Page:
By Kelsey Ogletree | Sep 18, 2020
By the time my husband and I put in an offer on a home (for the third time) in August, we were exhausted by the home-buying process—and we hadn’t even bought a home yet.
Even in the midsize town in northern Alabama where we wanted to buy, the real estate market was nuts. Homes were going under contract the same day they were listed, making it nearly impossible to see the house and feel confident enough to submit an offer before we were beaten to the punch by another buyer.
When we finally did go under contract on this third home, we learned of another issue: Home inspectors in the area were booked for two weeks and up, but our contract stated that we had only seven days to get an inspection done.
Up against a tight deadline, we considered an option that seemed like real estate suicide: Should we waive our home inspection?https://b2c-banner.marketing.moveaws.com/welcome/banner/WSJ/wsj300x450.php
While house hunting during this crazy time, we’d heard that many buyers were indeed waiving their right to a home inspection. Thankfully, our real estate agent was able to find a local inspector who had a last-minute opening. We got lucky, but it left me wondering: Is it ever OK to waive a home inspection?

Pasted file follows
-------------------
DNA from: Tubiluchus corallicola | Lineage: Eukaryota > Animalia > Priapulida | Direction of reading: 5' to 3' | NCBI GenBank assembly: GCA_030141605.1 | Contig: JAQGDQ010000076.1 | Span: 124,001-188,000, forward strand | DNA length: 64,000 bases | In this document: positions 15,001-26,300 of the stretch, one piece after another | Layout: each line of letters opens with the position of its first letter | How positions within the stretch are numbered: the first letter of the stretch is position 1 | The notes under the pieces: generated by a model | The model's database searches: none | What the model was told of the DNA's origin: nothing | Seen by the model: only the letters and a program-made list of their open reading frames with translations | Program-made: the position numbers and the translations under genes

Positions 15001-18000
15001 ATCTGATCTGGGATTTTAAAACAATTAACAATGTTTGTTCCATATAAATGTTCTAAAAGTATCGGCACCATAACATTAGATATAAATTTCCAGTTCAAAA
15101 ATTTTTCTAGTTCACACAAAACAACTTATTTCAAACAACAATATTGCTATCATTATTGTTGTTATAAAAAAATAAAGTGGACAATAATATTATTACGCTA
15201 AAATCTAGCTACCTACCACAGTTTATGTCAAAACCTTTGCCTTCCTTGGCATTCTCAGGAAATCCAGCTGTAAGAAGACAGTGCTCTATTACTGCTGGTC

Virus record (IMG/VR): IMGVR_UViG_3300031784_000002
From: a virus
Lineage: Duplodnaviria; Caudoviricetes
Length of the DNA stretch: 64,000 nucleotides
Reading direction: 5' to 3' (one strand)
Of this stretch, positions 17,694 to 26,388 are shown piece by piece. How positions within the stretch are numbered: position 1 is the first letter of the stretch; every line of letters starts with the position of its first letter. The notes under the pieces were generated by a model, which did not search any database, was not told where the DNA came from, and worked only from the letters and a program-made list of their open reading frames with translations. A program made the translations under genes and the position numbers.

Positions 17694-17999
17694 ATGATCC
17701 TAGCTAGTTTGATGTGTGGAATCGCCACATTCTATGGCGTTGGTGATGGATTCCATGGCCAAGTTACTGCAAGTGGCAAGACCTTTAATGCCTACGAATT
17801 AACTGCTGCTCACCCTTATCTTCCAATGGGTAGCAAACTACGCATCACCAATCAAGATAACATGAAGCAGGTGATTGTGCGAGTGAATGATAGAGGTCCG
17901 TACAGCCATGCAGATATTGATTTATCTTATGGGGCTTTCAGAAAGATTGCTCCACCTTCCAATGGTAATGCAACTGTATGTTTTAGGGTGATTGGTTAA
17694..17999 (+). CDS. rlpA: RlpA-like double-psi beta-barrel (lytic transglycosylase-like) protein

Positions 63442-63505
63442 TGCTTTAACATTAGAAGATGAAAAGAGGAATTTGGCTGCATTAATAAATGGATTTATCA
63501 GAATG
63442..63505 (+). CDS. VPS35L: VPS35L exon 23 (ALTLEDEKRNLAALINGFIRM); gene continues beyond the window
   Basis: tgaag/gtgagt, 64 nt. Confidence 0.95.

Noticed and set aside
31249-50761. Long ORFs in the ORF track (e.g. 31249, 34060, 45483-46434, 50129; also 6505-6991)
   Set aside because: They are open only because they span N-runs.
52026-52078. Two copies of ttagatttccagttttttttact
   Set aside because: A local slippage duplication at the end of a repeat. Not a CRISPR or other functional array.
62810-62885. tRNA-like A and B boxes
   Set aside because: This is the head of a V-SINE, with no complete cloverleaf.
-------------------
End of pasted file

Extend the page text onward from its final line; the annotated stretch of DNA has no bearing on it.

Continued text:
Here’s what the experts have to say.
Should you ever waive a home inspection?
The problem we experienced with overbooked inspectors is a trend being seen on a larger scale across the country. From March through May, due to concerns over the spread of the coronavirus, many states weren’t allowing home inspections to happen, says Mike Wagner, president of the American Society of Home Inspectors and owner of RAL Inspection Services, based in Indiana.
Since then, in areas with low COVID-19 infection rates, home inspections have resumed—and the pent-up demand for their work has resulted in a backlog that’s slowing down real estate deals. This was especially problematic given home purchase contracts typically require an inspection be done within a week of the contract being signed by both parties.
If you’re in a hot real estate market where homes are getting multiple offers, there might be a temptation to skip an inspection when you really want the house. But waiving a home inspection comes with sizable risks.
The risks of waiving a home inspection